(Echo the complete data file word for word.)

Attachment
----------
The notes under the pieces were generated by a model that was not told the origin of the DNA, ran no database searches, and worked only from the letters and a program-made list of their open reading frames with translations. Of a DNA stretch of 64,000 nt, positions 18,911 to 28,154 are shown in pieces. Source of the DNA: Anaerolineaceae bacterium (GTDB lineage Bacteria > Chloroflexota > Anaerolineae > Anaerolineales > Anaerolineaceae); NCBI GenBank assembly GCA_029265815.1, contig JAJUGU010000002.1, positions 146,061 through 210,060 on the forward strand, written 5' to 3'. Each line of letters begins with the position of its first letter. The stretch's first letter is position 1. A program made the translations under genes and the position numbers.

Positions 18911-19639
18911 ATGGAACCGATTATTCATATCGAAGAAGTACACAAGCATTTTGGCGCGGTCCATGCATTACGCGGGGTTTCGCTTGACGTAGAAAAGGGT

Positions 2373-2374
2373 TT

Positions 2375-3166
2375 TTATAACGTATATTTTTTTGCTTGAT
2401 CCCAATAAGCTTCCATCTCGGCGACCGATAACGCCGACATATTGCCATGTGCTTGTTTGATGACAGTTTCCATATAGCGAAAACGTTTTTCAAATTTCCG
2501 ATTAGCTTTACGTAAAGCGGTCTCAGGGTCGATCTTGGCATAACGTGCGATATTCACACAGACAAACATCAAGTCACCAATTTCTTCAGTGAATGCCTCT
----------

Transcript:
The notes under the pieces were generated by a model that was not told the origin of the DNA, ran no database searches, and worked only from the letters and a program-made list of their open reading frames with translations. Of a DNA stretch of 64,000 nt, positions 18,911 to 28,154 are shown in pieces. Source of the DNA: Anaerolineaceae bacterium (GTDB lineage Bacteria > Chloroflexota > Anaerolineae > Anaerolineales > Anaerolineaceae); NCBI GenBank assembly GCA_029265815.1, contig JAJUGU010000002.1, positions 146,061 through 210,060 on the forward strand, written 5' to 3'. Each line of letters begins with the position of its first letter. The stretch's first letter is position 1. A program made the translations under genes and the position numbers.

Positions 18911-19639
18911 ATGGAACCGATTATTCATATCGAAGAAGTACACAAGCATTTTGGCGCGGTCCATGCATTACGCGGGGTTTCGCTTGACGTAGAAAAGGGT

Positions 2373-2374
2373 TT

Positions 2375-3166
2375 TTATAACGTATATTTTTTTGCTTGAT
2401 CCCAATAAGCTTCCATCTCGGCGACCGATAACGCCGACATATTGCCATGTGCTTGTTTGATGACAGTTTCCATATAGCGAAAACGTTTTTCAAATTTCCG
2501 ATTAGCTTTACGTAAAGCGGTCTCAGGGTCGATCTTGGCATAACGTGCGATATTCACACAGACAAACATCAAGTCACCAATTTCTTCAGTGAATGCCTCT